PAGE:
protection; and
    (ii) Specific areas outside the geographical area occupied by the 
species at the time it is listed, upon a determination that such areas 
are essential for the conservation of the species.

[[Page 73885]]

    Conservation, as defined under section 3 of the Act, means using 
all methods and procedures deemed necessary to bring an endangered or 
threatened species to the point at which the measures provided pursuant 
to the Act are no longer necessary. Such methods and procedures 
include, but are not limited to, all activities associated with 
scientific resources management such as research, census, law 
enforcement, habitat acquisition and maintenance, propagation, live 
trapping, and transplantation, and, in the extraordinary case where 
population pressures within a given ecosystem cannot be relieved 
otherwise, may include regulated taking.
    Critical habitat receives protection under section 7(a)(2) of the 
Act through the requirement that Federal agencies insure, in 
consultation with the Service, that any action they authorize, fund, or 
carry out is not likely to result in the destruction or adverse 
modification of critical habitat. The designation of critical habitat 
does not alter land ownership or establish a refuge, wilderness, 
reserve, preserve, or other conservation area. Such designation does 
not allow the government or public to access private lands. Such 
designation does not require implementation of restoration, recovery, 
or enhancement measures by non-Federal landowners. Instead, where a 
landowner seeks or requests Federal agency funding or authorization for 
an action that may affect a listed species or critical habitat, the 
consultation requirements of section 7(a)(2) would apply, but even in 
the event of a destruction or adverse modification finding, the 
obligation of the Federal action agency and the applicant is not to 
restore or recover the species, but to implement reasonable and prudent 
alternatives to avoid destruction or adverse modification of critical 
    Under the first prong of the Act's definition of critical habitat, 
areas within the geographical area occupied by the species at the time 
it was listed are included in a critical habitat designation if they 
contain physical or biological features (1) which are essential to the 
conservation of the species and (2) which may require special 
management considerations or protection. For these areas, critical 
habitat designations identify, to the extent known using the best 
scientific and commercial data available, those physical or biological 
features that are essential to the conservation of the species (such as 
space, food, cover, and protected habitat). In identifying those 
physical and biological features within an area, we focus on the 
principal biological or physical constituent elements (primary 
constituent elements such as roost sites, nesting grounds, seasonal 
wetlands, water quality, tide, soil type) that are essential to the 
conservation of the species. Primary constituent elements are the 
elements of physical or biological features that are the specific 
components that provide for a species' life-history processes, are 
essential to the conservation of the species.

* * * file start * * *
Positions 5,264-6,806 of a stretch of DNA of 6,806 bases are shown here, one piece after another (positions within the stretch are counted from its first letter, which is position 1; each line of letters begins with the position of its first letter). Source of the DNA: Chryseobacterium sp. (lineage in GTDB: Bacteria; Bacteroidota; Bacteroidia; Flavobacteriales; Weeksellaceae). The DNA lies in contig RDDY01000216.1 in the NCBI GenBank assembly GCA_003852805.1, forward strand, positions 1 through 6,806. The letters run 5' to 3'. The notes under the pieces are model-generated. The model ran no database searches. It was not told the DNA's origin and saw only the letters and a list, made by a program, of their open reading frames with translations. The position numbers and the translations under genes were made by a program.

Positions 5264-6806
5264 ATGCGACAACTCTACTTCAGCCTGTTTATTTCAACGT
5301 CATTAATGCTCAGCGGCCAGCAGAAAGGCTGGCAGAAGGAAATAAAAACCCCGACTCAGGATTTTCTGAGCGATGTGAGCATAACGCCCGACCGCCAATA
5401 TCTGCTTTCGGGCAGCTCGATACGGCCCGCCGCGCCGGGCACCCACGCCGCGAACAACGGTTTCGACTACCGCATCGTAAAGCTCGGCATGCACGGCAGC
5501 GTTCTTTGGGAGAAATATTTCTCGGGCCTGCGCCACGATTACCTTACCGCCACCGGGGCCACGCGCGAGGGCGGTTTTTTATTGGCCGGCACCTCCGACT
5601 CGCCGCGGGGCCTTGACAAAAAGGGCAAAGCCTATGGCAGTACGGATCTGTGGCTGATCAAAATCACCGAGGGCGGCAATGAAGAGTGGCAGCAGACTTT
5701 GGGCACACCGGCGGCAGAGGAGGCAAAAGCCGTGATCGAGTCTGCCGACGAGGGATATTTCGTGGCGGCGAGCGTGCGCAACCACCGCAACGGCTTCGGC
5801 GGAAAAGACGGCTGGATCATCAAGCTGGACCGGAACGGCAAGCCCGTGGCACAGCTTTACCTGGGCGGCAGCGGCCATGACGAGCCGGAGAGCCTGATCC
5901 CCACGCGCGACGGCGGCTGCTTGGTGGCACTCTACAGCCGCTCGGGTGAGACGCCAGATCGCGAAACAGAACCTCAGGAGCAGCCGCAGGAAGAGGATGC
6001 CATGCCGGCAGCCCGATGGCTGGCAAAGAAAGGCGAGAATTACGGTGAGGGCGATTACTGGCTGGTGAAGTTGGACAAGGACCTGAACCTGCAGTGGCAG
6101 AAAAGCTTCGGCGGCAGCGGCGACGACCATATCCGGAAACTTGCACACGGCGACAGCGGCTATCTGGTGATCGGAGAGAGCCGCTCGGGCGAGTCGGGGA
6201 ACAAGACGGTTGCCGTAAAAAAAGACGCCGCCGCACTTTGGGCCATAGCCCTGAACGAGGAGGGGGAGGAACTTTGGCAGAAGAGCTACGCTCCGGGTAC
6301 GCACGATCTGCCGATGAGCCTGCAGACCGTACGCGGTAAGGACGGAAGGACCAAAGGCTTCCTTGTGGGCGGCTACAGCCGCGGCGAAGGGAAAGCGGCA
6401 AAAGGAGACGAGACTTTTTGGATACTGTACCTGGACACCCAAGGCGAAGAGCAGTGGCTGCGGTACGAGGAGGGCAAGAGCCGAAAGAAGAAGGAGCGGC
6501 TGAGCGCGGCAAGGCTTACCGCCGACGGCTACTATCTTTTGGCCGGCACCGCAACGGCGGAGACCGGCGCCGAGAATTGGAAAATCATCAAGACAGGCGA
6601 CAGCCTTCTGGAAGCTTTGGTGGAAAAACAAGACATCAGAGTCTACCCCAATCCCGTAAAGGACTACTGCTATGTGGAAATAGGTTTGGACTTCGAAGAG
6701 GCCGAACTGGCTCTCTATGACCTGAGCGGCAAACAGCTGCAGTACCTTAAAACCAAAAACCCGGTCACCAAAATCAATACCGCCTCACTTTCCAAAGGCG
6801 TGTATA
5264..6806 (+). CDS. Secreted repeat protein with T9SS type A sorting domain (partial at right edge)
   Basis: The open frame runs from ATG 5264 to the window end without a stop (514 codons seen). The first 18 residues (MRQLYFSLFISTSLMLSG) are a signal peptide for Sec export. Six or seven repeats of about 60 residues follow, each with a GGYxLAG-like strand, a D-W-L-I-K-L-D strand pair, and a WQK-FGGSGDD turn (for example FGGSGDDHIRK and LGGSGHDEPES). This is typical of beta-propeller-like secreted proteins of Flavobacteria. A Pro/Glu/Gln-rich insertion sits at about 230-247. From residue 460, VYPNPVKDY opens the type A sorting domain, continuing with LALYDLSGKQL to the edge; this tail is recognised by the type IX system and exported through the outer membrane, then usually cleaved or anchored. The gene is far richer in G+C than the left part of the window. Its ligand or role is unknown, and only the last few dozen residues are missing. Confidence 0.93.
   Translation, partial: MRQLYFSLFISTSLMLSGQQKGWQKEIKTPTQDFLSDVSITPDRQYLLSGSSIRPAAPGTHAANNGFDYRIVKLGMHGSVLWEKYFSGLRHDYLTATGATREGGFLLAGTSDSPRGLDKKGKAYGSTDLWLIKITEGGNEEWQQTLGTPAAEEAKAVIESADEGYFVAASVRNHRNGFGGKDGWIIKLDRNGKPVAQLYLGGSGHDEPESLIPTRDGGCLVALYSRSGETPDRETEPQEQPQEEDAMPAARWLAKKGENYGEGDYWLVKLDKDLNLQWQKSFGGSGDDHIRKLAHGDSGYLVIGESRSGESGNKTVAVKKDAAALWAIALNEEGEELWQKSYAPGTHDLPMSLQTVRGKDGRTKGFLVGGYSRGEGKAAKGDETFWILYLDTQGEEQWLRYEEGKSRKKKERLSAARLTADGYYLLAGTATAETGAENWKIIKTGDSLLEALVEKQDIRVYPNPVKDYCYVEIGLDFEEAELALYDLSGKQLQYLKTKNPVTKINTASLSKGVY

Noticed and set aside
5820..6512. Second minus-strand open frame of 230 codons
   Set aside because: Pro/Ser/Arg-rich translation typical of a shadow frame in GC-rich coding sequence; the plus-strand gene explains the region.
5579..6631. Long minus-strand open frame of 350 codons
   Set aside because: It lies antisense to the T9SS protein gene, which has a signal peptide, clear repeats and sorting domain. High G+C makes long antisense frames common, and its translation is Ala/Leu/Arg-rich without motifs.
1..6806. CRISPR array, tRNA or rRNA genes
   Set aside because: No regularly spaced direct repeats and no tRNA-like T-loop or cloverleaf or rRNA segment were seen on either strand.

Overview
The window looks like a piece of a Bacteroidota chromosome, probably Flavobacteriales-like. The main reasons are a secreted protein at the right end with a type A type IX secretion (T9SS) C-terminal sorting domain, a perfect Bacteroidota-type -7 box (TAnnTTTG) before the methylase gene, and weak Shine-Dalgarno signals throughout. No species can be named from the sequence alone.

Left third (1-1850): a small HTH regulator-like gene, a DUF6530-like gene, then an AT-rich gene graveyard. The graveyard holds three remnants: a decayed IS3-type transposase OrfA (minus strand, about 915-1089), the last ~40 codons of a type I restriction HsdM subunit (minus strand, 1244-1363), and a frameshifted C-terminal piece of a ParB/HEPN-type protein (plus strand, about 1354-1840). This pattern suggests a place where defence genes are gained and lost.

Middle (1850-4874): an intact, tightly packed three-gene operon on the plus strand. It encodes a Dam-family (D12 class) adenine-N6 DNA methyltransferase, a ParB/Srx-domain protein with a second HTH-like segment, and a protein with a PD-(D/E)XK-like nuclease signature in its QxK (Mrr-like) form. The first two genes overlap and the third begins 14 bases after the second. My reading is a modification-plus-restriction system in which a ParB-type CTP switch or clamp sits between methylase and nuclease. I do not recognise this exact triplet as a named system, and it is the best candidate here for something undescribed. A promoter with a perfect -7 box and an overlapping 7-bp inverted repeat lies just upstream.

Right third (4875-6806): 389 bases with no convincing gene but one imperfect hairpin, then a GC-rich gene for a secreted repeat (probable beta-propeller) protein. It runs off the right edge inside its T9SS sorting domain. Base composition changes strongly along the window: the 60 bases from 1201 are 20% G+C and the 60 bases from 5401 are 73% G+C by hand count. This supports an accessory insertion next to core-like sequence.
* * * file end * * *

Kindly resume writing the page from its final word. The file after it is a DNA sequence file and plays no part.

Under the second prong of the Act's definition of critical habitat, 
we can designate critical habitat in areas outside the geographical 
area occupied by the species at the time it is listed, upon a 
determination that such areas are essential for the conservation of the 
species. For example, an area formerly occupied by the species but that 
was not occupied at the time of listing may be essential to the 
conservation of the species and may be included in a critical habitat 
designation. We designate critical habitat in areas outside the 
geographical area occupied by a species only when a designation limited 
to its current occupied range would be inadequate to ensure the 
conservation of the species.
    Section 4 of the Act requires that we designate critical habitat on 
the basis of the best scientific and commercial data available. 
Further, our Policy on Information Standards Under the Endangered 
Species Act (published in the Federal Register on July 1, 1994 (59 FR 
34271)), the Information Quality Act (section 515 of the Treasury and 
General Government Appropriations Act for Fiscal Year 2001 (Pub. L. 
106-554; H.R. 5658)), and our associated Information Quality 
Guidelines, provide criteria, establish procedures, and provide 
guidance to ensure that our decisions are based on the best scientific 
data available. They require our biologists, to the extent consistent 
with the Act and with the use of the best scientific data available, to 
use primary and original sources of information as the basis for 
recommendations to designate critical habitat.
    When we are determining which areas we should designate as critical 
habitat, our primary source of information is generally the information 
developed during the listing process for the species. Additional 
information sources may include articles published in peer-reviewed 
journals, conservation plans developed by States and Counties, 
scientific status surveys and studies, biological assessments, or other 
unpublished materials and expert opinion or personal knowledge.
    Habitat is often dynamic, and species may move from one area to 
another over time. Furthermore, we recognize that critical habitat 
designated at a particular point in time may not include all of the 
habitat areas that we may later determine are necessary for the 
recovery of the species, considering additional scientific information 
may become available in the future. For these reasons, a critical